The University of Arkansas at Little Rock began in 1927 as Little Rock Junior College (LRJC) and was initially located in Little Rock Senior High School. In 1931, increasing numbers of students forced the college to move to a larger facility, the U. M. Rose grade school (1915, John Parks Almand) at 812 W. 13th Street. The college relocated again in 1949 to its present site on eighty acres of land donated by Little Rock businessman Raymond Rebsamen. In 1957 the college initiated a four-year degree program, achieved university ranking, and was renamed Little Rock University. It merged with the University of Arkansas at Fayetteville in 1969. When LRJC moved to its new site in 1949, its campus consisted of a compact group of buildings, many designed by the firm of Ginocchio, Cromwell and Associates, ringed by parking areas. The early structures included the Education Building (formerly North Building) and Larson Hall (formerly South Building). These two modernist classroom blocks built in 1949 of orange-red brick form the north and south sides of a tree-shaded quadrangle and are balanced to west and east by Ross Hall and the former John A. Larson Library (now Administration North) of 1949 designed by Dietrich Neyland. It also is of orange-red brick and flatroofed, though it has suffered alterations.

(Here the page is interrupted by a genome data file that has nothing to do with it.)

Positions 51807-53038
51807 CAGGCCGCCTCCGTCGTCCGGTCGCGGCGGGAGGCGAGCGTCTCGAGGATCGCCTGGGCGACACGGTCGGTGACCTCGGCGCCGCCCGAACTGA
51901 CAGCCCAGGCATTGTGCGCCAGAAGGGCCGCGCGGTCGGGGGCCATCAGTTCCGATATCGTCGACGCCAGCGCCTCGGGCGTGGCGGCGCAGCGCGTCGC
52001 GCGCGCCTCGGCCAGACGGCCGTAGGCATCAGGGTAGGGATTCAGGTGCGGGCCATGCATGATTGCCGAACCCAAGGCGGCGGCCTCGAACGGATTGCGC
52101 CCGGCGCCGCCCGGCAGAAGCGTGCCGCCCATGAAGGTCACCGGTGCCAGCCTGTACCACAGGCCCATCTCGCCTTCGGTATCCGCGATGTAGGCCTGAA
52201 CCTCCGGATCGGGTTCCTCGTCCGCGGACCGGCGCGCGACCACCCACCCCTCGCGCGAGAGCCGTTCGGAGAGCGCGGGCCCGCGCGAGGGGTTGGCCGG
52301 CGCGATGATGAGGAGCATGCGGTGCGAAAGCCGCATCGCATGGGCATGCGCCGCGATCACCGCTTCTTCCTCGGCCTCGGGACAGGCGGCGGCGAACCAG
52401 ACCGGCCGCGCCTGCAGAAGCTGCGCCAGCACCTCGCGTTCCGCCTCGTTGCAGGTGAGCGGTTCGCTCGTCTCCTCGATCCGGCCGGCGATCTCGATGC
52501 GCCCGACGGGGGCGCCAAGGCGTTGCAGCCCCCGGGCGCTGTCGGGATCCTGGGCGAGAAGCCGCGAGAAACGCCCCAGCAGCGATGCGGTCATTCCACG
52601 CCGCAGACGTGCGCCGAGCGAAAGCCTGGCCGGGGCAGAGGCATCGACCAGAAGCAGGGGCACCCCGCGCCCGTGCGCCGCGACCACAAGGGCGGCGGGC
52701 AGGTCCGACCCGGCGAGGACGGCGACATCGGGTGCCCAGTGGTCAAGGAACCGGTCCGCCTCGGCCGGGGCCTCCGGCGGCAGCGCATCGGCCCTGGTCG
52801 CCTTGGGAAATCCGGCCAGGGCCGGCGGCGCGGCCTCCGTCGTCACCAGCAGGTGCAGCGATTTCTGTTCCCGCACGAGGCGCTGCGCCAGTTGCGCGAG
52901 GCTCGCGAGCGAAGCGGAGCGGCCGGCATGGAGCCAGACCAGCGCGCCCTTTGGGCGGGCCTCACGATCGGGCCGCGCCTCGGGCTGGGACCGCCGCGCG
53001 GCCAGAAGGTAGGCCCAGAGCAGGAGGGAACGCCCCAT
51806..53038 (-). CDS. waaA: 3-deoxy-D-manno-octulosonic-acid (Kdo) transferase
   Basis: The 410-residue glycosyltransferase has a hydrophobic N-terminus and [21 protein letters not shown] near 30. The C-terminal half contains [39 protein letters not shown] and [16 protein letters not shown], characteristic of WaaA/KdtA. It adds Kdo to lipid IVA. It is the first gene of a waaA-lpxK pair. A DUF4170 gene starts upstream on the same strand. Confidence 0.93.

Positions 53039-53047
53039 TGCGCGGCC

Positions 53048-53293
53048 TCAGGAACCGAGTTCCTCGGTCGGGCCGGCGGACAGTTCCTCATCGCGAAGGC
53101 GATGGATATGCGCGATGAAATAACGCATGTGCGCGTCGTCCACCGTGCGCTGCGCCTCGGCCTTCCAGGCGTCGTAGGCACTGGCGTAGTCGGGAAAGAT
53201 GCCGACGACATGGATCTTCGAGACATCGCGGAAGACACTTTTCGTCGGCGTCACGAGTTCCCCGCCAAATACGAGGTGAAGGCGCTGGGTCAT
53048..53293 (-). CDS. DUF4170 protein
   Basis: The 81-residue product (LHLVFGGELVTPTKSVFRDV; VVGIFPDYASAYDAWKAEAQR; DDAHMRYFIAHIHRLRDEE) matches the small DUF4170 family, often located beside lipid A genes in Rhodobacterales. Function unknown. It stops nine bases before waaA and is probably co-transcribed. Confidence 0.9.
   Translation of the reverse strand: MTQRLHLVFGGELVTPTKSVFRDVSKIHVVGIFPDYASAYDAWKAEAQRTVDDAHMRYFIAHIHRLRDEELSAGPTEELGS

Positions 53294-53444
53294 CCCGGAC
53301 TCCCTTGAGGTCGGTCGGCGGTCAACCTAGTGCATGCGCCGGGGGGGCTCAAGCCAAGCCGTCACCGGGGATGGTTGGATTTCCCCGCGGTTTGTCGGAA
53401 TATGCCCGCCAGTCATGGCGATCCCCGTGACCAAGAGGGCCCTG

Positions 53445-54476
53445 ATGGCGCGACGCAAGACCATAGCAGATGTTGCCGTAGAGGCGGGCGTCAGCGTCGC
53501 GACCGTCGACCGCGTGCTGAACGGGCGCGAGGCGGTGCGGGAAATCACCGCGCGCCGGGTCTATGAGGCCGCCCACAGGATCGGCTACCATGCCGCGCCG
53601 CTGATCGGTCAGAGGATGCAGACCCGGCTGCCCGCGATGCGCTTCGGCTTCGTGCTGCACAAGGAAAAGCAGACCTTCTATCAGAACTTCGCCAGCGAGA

Robert Millett and Dietrich Neyland collaborated on the design of the original Student Union Building (Student Union A; 1959). The Science Building (1959, Dietrich Neyland) on the northwestern end of the campus was part of a three-building complex with a north-facing courtyard. The other two buildings were demolished in the late twentieth century to make room for the construction of Fribourgh Hall, an International Style brick building. Because of the university’s limited site, new construction from the mid-1960s tended to be multistory. Stabler Hall (formerly East Building) of 1966 by Ginocchio, Cromwell, Carter and Neyland was originally two stories but later gained five additional floors. Many buildings have been added since the 1990s, including the six-story Constructivist George W. Donaghey College of Engineering and Information Technology Building (2010), a LEED Gold building by Cromwell Architects Engineers. Also LEED Gold certified is the brick and glass Charles W. Donaldson Student Services Building (2012, Polk Stanley Wilcox Architects).